Transcription approaches to multilingual discourse analysis|
by Tim Greer Hokkaido University
This paper is based on the author's ongoing investigation into codeswitching and social identity among multi-ethnic Japanese teenagers. It outlines some of the challenges in transcribing bilingual conversational data through a hybrid ethnographic/CA approach, including the nature and positioning of translations within the text, the use of romanized or kana script for rendering Japanese speech into text and the adoption of other transcript conventions. In addition, the paper will also introduce readers to the transcription software Transana.
IntroductionTranscribing spoken discourse is more than just writing down what is being said. The way the researcher chooses to render the spoken data into text can influence not only their interpretation by readers, but also their subsequent analysis. When the data are based on dual-medium interaction, such as those in the author's on-going investigation into codeswitching among multi-ethnic Japanese teenagers, informed transcription decisions are all the more vital.
The aim of this paper then is to conduct a comparison of approaches to transcription across various discourse analytic traditions in order to document the rationale behind the conventions adopted by the author in his ethnographic/Applied CA study of codeswitching in an international high school. After briefly describing the context of the wider study, it will then outline some of the challenges in transcribing bilingual conversational data through a hybrid Conversational Analytic (CA) approach.
From Data Collection to Data TranscriptionAs mentioned above, the author's wider study is concerned with codeswitching and multi-ethnic identity in an international school. Codeswitching, for the purposes of this paper, can be operationalized as language alternation, or the switching from one language to another either within a conversation or within a single utterance. Following the ethno-methodological tradition of adopting the participants' understandings, a definition of codeswitching according to those who use it daily is reproduced below in Transcript 1. The transcript comes from a conversation in which a group of multi-ethnic teenagers from the international school negotiate the meaning of the word "champon", a Japanese slang term that can refer to mixed bilingual speech. Through the sequential co-construction of meaning by four speakers, Mia rather creatively arrives at the definition "It's like ko iu koto".
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While the study of codeswitching and its implications for social identity are the main themes of my wider study, here the purpose of this transcription is to exemplify some of the challenges faced by the analyst in rendering bilingual speech into script. Many of these may become apparent just from the brief taste given in the first transcript.
The word champon has appeared on a discussion focus sheet the participants are reading before the session begins. Joe is unfamiliar with the word and appeals to the others for clarification.1. Joe: champon tte nan dakke 'What's champon mean again?' 2. Eli: mazzeru 'Mixed' 3. Mia: arui wa, (.) um it's like (.) 'or else, it's like' 4. Erika: English to nihongo o mazeru 'Mixing English and Japanese' 5. Karen: gucha gucha ni suru 'Mashing it all together' 6. Joe: ah hai hai hai hai 'oh, right right right right' 7. Mia: It's like koh iu koto 'It's like this sort of thing.' 8. Karen: h ha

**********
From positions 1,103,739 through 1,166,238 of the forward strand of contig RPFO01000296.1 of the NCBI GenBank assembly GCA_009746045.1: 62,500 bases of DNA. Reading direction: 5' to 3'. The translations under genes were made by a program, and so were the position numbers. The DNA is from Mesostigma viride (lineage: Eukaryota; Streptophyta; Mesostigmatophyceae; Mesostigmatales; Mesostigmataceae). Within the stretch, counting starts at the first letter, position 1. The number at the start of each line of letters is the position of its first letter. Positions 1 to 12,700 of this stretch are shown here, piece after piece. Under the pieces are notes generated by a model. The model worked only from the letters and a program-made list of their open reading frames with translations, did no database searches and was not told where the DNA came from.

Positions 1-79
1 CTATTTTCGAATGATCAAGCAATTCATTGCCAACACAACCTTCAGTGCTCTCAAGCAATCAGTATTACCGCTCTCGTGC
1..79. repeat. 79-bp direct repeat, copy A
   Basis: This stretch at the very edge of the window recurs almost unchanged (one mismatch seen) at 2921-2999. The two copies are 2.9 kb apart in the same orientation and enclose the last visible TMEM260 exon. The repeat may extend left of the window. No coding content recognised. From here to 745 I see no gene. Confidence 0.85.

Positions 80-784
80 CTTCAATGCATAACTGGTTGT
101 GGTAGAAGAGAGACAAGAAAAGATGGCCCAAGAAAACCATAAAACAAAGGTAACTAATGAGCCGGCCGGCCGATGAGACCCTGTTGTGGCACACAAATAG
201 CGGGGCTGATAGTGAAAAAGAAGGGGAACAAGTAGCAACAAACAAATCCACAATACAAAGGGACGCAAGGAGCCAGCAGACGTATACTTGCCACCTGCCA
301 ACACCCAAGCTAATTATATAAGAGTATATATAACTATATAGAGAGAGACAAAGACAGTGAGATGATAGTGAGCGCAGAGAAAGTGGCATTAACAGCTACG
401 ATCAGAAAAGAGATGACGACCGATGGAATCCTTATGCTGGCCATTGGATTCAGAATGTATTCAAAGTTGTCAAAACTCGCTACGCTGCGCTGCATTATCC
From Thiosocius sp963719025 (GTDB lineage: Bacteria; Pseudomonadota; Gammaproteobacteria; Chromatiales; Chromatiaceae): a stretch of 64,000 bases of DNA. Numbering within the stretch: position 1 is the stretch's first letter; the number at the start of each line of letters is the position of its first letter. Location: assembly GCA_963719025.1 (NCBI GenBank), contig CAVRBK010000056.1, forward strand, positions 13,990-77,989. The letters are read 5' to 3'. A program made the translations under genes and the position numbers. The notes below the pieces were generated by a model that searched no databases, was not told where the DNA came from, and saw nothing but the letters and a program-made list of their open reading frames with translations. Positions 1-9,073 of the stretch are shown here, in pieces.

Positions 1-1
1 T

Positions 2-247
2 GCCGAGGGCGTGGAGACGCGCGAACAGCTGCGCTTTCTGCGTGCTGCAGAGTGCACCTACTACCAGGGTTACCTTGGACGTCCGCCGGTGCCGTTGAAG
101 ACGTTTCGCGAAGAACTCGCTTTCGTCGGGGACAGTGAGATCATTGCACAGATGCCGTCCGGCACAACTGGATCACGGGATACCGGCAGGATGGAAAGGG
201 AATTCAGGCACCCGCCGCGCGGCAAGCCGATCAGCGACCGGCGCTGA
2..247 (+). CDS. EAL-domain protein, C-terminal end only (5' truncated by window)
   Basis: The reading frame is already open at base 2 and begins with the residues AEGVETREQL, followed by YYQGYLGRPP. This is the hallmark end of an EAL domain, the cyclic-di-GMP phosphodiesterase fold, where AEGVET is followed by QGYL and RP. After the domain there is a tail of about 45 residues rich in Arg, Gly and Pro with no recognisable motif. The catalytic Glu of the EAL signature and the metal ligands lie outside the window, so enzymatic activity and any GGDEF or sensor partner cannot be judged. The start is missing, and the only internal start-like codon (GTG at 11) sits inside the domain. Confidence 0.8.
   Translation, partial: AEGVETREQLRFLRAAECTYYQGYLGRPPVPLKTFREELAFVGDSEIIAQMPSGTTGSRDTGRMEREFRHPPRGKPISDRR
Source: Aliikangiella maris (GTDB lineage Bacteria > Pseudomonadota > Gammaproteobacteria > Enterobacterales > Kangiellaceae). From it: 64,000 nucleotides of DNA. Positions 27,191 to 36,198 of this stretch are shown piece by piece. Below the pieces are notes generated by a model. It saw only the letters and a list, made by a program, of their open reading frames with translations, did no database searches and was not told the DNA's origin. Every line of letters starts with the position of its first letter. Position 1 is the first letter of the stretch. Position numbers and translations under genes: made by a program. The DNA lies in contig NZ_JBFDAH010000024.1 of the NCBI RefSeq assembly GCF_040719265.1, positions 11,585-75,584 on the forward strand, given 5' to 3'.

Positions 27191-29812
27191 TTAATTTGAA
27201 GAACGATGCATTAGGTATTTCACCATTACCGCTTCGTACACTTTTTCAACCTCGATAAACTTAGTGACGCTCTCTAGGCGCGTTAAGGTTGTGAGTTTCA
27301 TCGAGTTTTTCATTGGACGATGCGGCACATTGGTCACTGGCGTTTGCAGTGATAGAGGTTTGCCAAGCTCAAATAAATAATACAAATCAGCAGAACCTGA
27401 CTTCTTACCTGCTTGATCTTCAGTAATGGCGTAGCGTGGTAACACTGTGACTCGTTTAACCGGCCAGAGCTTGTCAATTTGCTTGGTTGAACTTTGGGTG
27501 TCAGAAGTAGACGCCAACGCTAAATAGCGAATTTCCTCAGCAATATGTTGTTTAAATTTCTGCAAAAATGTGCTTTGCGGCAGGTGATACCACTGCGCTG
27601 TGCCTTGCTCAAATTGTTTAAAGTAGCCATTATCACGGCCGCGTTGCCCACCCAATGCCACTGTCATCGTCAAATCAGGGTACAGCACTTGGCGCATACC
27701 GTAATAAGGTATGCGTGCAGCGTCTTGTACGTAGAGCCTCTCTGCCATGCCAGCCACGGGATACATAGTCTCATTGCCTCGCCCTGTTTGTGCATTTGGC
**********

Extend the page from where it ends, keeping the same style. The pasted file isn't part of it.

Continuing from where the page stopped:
The data I have collected for my qualitative investigation are based on a series of focus group sessions and extended classroom and out-of-class observation. After an initial week of observations in which I familiarized myself with the various groups in the school, I decided to focus on the upper school, from 10th to 12th grade, because it was determined that the students at this level had a more balanced understanding of both languages and their codeswitching would be less likely to occur due to L1 transfer. During a subsequent two week block of ethnographic observations, I videoed the participants' interaction with their teachers in class and amongst their peer group during lunch and before and after school. As anticipated, incidents of codeswitching increased outside of the classroom, but some in-class switches were also observed. The intensive block was followed by additional weekly observations and a series of focus groups in which I took up issues of language and identity in a form of group discussion.
With over fifty hours of video footage, I have necessarily been selective even before transcribing the data, by collecting field notes while recording the conversations and simultaneously annotating them according to my research focus. My initial review of the data has followed the CA convention of "unmotivated looking" (ten Have, 1999). I paid particular attention to sequences in which the participants were heard to be somehow indexing their ethnic identities, and further looked at the role of codeswitching in this process. Initially I created a broad index to the tapes, listing the key episodes using coded titles that would be recognizable to me later and noting those that I felt were most noteworthy with a simple system of stars and colours. Later I returned to these key-episodes to transcribe them via more detailed CA conventions to document the locally emergent meaning of various codeswtiches in specific instances of talk-in-interaction. For the focus group sessions, which were data-rich but ultimately researcher-initiated group conversations, I employed a general transcription approach which I coded in vivo for content using QSR's N5 software. At this level, I was concerned primarily with content over form so the transcription here followed generally conventional orthographic practices. In other words, I transcribed the participants' talk as if they had written what was said.